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War Horse

With the film coming out, I thought it was about time we read Michael’s Morpurgo‘s book, and even, if possible, went to see the play with its amazing horse puppets.

Naturally, you have to think, is it suitable for children? It’s a children’s book, and a children’s play, but for what age? It’s a book about World War I after all. There’s the trenches, there’s killing, death.

I downloaded the book from audible.co.uk in audio format – and we’re listening to it now in the car on the way to and from school. John Keating has an unusually slow and deliberate way of reading, but he does the accents very well.

As for the play, I’ve been looking at booking some seats in the spring. Checking the reviews, I thought the Guardian one was interesting:

 …it seems excessively fortuitous that Joey, captured by the enemy, falls into the caring hands of a German captain as horse-obsessed as Albert . And when the rescued Joey in 1918 is saved from slaughter only by a jammed pistol it seems providence is working overtime. But the narrative failings are overcome by the brilliant work of the Handspring Puppet Company…

Is it really excessively fortuitous? Is providence really working overtime? It is a children’s story after all. Aren’t children entitled to identify with the characters in their books, to want them to survive, succeed? Michael Morpurgo is taking his readers on a harrowing journey into the horror of the Great War. This is not a formula book; you don’t know where it’s going to take you. Before we started it I needed to check that the protagonist, Joey, doesn’t die in the end. (And he doesn’t in the play or the film.) The book is telling the story of a terrible time.
It’s interesting to listen to Michael Morpurgo talking about it. As he said in the Evening Standard:

I met a man in a pub. It was in my village, The Duke of York, in Iddesleigh in Devon. He was in his eighties and I knew he’d been to the First World War as a young man. For no good reason I happened to ask him what regiment he’d been in. “Devon ­Yeomanry,” he said, “I was there with ‘orses.” He told me things beside the fire in the pub that day that you don’t read in poems or books, that you didn’t see in films. It was as if he was taking me by the hand and showing me, ­passing it on; about living with fear and horror, about how the only person he could talk to was his horse, when he was feeding him at night, alone.

Then some weeks later I came across a picture by one FW Reed, painted in 1917, of British cavalry horses in the First World War charging up a hill towards the German positions, towards the wire. Some were already entangled in it. Like the private in the old song, they were “hanging on the old barbed wire”. I telephoned the Imperial War Museum and asked if they knew how many horses had been killed in the First World War. A million or more, they told me, and that was just in the British army; probably eight million horses died on all sides. With the real possibility now growing in my head that I might write a story about the First World War, not from one side or the other, but from the perspective of a horse that is used by both armies, so that it could be a story of the universal suffering of that war, or any war, I began my research.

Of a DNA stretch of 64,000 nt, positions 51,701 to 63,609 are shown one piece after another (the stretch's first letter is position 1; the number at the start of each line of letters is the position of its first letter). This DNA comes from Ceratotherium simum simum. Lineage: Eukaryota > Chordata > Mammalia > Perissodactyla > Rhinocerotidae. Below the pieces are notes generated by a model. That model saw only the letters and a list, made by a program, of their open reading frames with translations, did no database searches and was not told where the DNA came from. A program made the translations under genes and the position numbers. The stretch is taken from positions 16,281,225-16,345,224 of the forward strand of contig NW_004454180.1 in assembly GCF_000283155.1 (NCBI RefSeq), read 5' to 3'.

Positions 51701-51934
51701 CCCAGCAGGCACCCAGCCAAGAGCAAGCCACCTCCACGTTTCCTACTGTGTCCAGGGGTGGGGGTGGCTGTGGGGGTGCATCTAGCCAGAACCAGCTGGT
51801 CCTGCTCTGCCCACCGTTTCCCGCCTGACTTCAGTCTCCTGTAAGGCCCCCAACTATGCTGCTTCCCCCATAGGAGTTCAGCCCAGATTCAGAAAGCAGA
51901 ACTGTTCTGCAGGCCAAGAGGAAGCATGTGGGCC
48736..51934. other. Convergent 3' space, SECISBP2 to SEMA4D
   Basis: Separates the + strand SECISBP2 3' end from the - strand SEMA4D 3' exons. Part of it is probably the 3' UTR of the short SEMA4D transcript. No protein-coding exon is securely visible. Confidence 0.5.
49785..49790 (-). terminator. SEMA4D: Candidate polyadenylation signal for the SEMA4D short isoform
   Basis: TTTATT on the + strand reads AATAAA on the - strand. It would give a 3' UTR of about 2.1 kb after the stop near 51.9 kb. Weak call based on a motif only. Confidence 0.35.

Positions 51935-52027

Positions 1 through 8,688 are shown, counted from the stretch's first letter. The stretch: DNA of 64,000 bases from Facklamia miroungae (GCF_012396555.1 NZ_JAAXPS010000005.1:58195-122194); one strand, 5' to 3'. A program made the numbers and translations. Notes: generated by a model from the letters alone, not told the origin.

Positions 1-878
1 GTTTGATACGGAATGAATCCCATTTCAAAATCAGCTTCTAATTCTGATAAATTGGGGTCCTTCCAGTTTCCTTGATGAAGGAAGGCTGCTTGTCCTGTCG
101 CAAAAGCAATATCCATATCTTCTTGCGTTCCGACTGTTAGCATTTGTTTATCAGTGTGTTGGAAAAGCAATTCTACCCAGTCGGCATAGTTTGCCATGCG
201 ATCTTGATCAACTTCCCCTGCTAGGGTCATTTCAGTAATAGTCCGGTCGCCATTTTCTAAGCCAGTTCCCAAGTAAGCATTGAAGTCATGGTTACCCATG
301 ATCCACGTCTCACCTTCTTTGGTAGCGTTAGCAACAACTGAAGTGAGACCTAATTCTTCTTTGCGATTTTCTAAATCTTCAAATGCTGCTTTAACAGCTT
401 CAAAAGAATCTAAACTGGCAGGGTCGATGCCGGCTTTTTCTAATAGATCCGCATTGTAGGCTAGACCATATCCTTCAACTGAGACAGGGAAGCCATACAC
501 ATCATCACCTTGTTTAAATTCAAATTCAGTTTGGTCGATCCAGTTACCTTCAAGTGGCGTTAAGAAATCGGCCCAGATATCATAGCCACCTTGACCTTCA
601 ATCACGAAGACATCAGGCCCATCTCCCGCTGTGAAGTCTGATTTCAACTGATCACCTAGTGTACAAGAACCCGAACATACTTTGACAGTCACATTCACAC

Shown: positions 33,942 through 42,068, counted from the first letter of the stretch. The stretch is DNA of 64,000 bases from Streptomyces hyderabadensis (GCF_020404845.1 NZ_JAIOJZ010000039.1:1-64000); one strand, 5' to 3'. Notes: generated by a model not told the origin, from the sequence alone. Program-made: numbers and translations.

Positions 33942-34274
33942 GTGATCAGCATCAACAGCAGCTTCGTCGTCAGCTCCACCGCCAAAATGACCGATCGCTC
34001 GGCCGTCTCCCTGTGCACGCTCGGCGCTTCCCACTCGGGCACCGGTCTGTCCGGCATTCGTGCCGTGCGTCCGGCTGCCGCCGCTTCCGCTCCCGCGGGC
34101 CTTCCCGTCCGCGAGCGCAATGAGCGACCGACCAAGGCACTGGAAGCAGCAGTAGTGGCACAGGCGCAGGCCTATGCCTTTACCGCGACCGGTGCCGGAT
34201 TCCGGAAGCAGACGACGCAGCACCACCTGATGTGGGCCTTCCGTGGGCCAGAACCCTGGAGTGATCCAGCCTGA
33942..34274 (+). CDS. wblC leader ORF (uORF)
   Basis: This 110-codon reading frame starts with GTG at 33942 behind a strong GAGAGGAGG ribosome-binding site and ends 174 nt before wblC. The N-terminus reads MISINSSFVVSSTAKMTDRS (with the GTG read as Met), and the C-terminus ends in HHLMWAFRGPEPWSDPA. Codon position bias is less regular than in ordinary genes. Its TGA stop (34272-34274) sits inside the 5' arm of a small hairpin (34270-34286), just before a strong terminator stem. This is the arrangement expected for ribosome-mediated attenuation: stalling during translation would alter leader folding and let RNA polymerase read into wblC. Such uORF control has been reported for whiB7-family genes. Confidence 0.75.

And how will the film be? Blockbusters, family films, can be clichéd, sentimental. Trailers even more so:

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pink rabbit

Have I not mentioned Judith Kerr before here, and her wonderful book When Hitler Stole Pink Rabbit? I’ve just been listening to her on Desert Island Disks.

She made me quite proud to be a Londoner:

We found a kind of humour and tolerance here which didn’t, I think, exist in other countries at the time. I think I became a Brit, as you might say, during the war because the people here were so extraordinarily good. We were here right through the blitz and the bombing. People were being killed every night and there were my parents walking about with their German accents and nobody ever once said anything nasty to them. I came really to feel that I would never want to live anywhere else. And even my father who loved France when he was asked after the war, wouldn’t you like to go back to France, where he could speak the language, he said but I would have to take the entire English population with me.

She’s in the Guardian too: